Caption: "Cindy VanDyne scanning records from a gun retailer in 2010 at the A.T.F.’s National Tracing Center in Martinsburg, W.Va"
Gun rights advocates marshaled one of the biggest crowds to descend on Annapolis for a bill hearing in years Wednesday, packing the halls of the Maryland State House complex to oppose Gov. Martin O’Malley’s plan to institute some of the nation’s strictest gun-control laws.
Outside the State House, opponents of O’Malley’s plan made it clear that he would be in for a battle. Many adorned their clothing with “Guns Save Lives” stickers and lined up to sign petitions against the bill. Placards bounced to the rhythm of speeches. One woman held up a cardboard sign that said, “When the people fear their government, there is tyranny.”Kelly Cook, 23, a college student from Arnold, held up a sign that said: “Why do you want to fingerprint me? I am not a criminal.”“That’s what I want to ask Governor O’Malley,” she said.
More than four hours into the hearing, a Connecticut-based lobbyist for the gun industry drew the most heated reaction from the Democratic-controlled panel.“The restrictions in this bill are arbitrary. Nothing in it will prevent another Newtown or Columbine,” said Jake McGuigan of the National Shooting Sports Foundation, based in Newtown.“You’re coming from Newtown, Connecticut, to tell us an assault-weapons ban would not save lives?” asked Sen. Brian E. Frosh (D-Montgomery).Like others from the gun industry, McGuigan did not back down. He stressed that Connecticut has an assault-weapons ban and that the guns used in the shooting that killed 20 students there were legally owned by the killer’s mother.With regard to Maryland, McGuigan cited homicide statistics from 2011 that showed just two of nearly 400 killings statewide were committed with rifles that could be banned under O’Malley’s legislation. Outside the hearing, the crowd in an overflow room applauded at the response.Jeffrey Reh, general counsel for firearm manufacturer Beretta, which has a plant in Accokeek, warned lawmakers that O’Malley’s bill, which outlaws 45 types of weapons and their knockoffs, could have a severe impact on the company’s business. He also said that because gun manufacturers in Maryland are required to register as firearm dealers, it’s unclear whether the company would still be allowed to export guns for sale in other states.“We’re confronted with a state government that wants to ban the products we make,” Reh said. “Not surprisingly, we are concerned.”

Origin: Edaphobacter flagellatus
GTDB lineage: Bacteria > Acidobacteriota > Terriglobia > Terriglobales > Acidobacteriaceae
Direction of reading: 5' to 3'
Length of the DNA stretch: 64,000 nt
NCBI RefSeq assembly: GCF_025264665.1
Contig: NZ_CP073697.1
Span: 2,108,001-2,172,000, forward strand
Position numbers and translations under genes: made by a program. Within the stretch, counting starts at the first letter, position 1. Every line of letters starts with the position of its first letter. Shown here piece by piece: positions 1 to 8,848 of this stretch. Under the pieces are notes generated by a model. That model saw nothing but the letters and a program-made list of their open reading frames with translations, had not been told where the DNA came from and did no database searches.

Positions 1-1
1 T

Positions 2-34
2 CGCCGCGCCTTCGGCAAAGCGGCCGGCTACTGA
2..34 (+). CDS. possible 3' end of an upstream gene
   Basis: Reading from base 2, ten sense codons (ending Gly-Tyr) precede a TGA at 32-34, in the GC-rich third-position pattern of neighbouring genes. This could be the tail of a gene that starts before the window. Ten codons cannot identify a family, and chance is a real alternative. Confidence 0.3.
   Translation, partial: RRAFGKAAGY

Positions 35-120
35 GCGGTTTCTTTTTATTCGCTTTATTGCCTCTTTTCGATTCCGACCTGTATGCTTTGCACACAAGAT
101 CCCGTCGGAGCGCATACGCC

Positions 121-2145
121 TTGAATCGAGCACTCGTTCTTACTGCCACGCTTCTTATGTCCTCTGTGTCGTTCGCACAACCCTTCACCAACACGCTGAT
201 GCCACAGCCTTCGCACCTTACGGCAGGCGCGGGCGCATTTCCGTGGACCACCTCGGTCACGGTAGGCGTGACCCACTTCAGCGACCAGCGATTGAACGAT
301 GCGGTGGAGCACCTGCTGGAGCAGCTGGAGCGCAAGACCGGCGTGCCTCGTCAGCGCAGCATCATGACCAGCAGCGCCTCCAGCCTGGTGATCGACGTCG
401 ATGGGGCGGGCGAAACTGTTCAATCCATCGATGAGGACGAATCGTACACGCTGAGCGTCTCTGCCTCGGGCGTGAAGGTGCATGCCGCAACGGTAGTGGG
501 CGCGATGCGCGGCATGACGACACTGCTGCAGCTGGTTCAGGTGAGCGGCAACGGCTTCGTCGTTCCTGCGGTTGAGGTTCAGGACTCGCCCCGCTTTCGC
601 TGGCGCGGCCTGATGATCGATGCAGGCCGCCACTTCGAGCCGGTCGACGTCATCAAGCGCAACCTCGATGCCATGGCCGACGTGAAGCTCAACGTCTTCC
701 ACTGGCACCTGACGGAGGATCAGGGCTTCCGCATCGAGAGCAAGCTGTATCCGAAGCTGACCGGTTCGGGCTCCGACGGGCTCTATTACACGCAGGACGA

Hope Ingraham of Gaithersburg said she doesn’t own a gun but brought her 9-year-old daughter, Zahira, to the spectacle because she thinks that constitutional rights should not be infringed upon.“I used to be really anti-gun until [Hurricane] Katrina and I watched all of that Superdome stuff,” she said, “and that’s when I realized — the government lacks the ability to protect us when we need it most.”After six hours waiting to testify, Athena Andrzejewski of Ellicott City was told that she would not be called before the hearing would be adjourned at 9 p.m.“I expected a big crowd but not this big,” Andrzejewski said. “I’m glad it’s this big. It means we’re not just going to take whatever comes. It means we are going to fight.”
I don’t particularly like the AR-15, although it is one of the most popular rifles in the country. Three million have been sold, according to an NRA researcher. But to define it as an assault rifle because of how it looks — with a pistol grip, adjustable stock, flash suppressor and “high capacity” magazine — is silly.
You want to see a dangerous-looking gun, look at the one President Obama was photographed skeet shooting with at Camp David last summer. That shotgun of his was big enough to take down a woolly mammoth. When I pulled the trigger on the AR-15, one high-powered round came out. Maybe I hit something; maybe I didn’t. Obama can’t miss. He could clear a room with one double-barreled blast.
Why ban one and not the other? And once you start banning semiautomatics, where do you stop?
If gun control advocates were truly serious and not just well meaning, they’d be focusing a lot more on education and mental health. For instance, everybody knows that our children are being adversely affected by violent video games. So why aren’t schools deconstructing video games as part of the curriculum, explaining to students how the military uses these same war games to condition troops to kill without remorse?